Friday, April 1, 2016

Test-Driving Books At The Auto Show

Promoting and marketing a book has its challenges and rewards. The other day I attended The Auto Show in New York City with my two kids.  I got to see how another industry markets itself and take a few lessons that are applicable to selling books.

Okay, so there’s a big difference between a car and a book, but that doesn’t mean you can’t copy what works in another world.

Here’s what I saw:

Appeal To A Segment
Each car company displayed its fleet in a way that it thought would appeal to a certain kind of buyer.  Some appealed to the technology side and energy-efficient car buyers.  Others appealed to power, speed and “coolness” factors.  Books can appeal to different kinds of readers just by the way they are titled, depicted on the front cover, and written up on the back cover.

Be Unique
Some cars were really cutting edge.  One car, to be introduced within a year, will sell for only $6,800, seat two people, weigh 1,250 pounds and get 84 mpg.  Another car was a collector’s item – worth $20 million – as it is one of seven ever made, back in 1968. Books can be unique in their style, design, size and weight too.

Though the allure of a car may naturally draw you in, nothing is more convincing than a beautiful salesperson giving you facts and colorful descriptions about that car.  Books may sit on a shelf but if the author can do a booksigning, he or she can hand-sell it to the crowd.

It’s interesting to see how cars, which can only differentiate from each other by so much, can find a way to stick out.  There’s a lot more variety in books, as each one is different than the other.  With cars there are hundreds of models to choose from -- not millions.

I noticed Tesla didn’t have a booth, which I thought was a huge mistake.  Every big brand was on display. Too bad they didn’t showcase monster trucks.  Those big tanks are cool.

A few of the cars caught my eye, like the $86,000 Corvette.  That will be my mid-life crisis car.  Other cars, like the Volvo, looked good too.  Some look like what James Bond might ride in.

I may drive a Mazda, but I’m not oblivious to the cool cars out there.  Mazda displayed a race car.  No, that’s not the model that I drive.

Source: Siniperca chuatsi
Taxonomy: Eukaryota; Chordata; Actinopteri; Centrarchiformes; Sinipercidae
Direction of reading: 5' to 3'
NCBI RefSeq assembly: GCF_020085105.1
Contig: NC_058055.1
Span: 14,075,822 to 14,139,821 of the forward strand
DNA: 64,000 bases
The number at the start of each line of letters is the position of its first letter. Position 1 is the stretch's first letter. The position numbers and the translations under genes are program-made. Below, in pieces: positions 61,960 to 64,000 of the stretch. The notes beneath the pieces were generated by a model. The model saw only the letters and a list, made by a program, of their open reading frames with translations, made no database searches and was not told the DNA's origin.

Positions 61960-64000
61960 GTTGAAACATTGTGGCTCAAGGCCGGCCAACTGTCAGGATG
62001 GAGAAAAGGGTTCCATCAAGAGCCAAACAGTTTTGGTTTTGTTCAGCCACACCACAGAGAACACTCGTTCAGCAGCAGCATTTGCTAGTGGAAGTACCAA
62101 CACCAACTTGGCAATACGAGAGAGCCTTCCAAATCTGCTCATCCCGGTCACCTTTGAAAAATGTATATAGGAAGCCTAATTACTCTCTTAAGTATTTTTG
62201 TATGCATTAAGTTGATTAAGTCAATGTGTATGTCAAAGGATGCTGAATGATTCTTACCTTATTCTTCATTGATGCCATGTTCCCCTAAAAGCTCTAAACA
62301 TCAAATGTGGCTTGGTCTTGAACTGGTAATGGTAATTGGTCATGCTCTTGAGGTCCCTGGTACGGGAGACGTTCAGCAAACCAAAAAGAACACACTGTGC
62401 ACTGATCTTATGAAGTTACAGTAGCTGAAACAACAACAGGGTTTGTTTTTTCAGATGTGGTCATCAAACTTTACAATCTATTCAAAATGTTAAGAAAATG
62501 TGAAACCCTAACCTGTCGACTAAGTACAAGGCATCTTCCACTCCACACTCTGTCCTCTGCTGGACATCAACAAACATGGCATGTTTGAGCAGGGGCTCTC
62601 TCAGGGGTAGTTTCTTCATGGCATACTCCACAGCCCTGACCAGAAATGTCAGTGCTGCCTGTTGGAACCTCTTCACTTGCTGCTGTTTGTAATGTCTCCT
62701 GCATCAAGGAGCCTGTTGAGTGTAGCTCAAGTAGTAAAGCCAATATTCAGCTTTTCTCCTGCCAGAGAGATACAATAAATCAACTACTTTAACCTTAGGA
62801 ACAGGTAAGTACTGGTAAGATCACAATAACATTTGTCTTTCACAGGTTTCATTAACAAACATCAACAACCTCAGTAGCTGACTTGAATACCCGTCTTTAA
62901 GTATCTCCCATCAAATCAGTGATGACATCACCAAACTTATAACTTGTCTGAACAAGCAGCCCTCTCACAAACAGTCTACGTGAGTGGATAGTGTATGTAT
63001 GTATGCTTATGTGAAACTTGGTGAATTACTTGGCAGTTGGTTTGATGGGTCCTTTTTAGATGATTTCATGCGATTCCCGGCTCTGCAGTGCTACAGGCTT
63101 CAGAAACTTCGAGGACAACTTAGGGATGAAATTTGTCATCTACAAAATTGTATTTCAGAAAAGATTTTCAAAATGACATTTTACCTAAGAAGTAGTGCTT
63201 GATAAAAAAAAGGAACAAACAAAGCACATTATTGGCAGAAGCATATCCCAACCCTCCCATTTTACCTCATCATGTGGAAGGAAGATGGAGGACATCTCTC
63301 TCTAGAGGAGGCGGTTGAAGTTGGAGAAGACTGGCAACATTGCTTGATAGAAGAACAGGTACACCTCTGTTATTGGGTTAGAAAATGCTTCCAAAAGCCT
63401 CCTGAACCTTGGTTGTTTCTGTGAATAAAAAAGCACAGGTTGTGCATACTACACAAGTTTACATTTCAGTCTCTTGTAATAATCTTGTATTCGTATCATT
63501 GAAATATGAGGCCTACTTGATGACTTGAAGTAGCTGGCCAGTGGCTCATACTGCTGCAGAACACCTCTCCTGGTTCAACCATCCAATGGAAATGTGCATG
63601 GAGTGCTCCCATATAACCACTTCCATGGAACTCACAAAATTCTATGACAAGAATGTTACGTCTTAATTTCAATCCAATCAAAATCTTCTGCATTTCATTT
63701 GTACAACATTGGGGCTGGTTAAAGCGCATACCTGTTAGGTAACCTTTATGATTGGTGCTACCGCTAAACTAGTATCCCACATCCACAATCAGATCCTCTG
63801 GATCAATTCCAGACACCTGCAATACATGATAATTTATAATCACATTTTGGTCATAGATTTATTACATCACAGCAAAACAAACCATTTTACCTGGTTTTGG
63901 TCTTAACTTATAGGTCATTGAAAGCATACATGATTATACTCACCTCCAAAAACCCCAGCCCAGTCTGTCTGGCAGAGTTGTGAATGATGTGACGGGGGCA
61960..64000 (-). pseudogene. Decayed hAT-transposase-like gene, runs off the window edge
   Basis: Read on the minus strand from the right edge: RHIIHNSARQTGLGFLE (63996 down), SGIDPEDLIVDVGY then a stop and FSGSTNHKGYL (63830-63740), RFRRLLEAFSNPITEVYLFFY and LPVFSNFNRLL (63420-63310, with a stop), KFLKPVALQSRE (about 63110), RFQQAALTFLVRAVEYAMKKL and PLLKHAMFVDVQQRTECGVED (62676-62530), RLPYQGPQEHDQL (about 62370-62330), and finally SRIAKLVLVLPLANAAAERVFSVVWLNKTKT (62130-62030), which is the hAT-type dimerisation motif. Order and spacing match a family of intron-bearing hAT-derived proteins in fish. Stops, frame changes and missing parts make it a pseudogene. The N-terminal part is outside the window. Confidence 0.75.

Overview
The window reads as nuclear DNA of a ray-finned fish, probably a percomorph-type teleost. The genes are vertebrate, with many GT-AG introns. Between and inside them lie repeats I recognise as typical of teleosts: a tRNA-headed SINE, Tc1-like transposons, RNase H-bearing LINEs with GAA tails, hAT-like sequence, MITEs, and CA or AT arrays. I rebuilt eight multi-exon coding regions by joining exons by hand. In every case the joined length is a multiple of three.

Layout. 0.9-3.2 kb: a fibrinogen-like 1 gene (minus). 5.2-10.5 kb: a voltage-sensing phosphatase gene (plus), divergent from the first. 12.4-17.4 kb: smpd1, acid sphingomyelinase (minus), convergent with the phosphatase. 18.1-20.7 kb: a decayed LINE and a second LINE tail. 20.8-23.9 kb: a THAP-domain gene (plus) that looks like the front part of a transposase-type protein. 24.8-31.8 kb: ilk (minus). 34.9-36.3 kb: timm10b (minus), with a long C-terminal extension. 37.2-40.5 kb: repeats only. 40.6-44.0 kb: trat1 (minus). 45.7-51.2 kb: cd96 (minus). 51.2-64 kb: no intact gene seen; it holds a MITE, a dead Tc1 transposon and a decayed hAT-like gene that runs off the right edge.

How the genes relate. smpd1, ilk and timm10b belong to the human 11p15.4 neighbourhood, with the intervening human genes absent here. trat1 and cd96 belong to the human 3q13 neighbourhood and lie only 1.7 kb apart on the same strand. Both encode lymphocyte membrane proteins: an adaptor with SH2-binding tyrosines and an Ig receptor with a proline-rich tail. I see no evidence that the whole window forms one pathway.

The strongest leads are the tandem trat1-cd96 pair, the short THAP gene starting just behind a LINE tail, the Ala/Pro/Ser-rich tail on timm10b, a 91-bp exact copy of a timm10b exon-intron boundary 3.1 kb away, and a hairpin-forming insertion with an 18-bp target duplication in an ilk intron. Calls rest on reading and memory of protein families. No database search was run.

Interestingly, consumers like me pay to go to the show.  But it’s really just a giant showroom, where everyone is selling their car.  It’s like paying for a T-shirt that promotes a product, like Coke. There were few things being handed out or given away.  I also noticed few other industry-related companies were there beyond car and truck companies.  I didn’t see any car magazines, gas companies, or bank auto loan representatives.

One worker said 70% of all show attendees plan to buy a car in the coming few months.  A hoard of attractive women in clingy outfits were retained by all of the displaying car companies to sell these cars.

The coolest thing there was the Jeep obstacle course.  But the 45-minute wait dissuaded me. Still, it was one of the few things participants could do – other than test-sit in a parked model.  They showed just how tough and flexible the Jeep is – huge inclines, rough turns, and different terrains made for a good challenge to drivers.  I don’t know that authors have an equivalency to a test-drive other than to read a section of their book aloud.

Cars and books may be very different from each other but The Auto Show makes it obvious that everything could benefit from hand-selling.

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Brian Feinblum’s views, opinions, and ideas expressed in this blog are his alone and not that of his employer. You can follow him on Twitter @theprexpert and email him at He feels more important when discussed in the third-person. This is copyrighted by BookMarketingBuzzBlog © 2016

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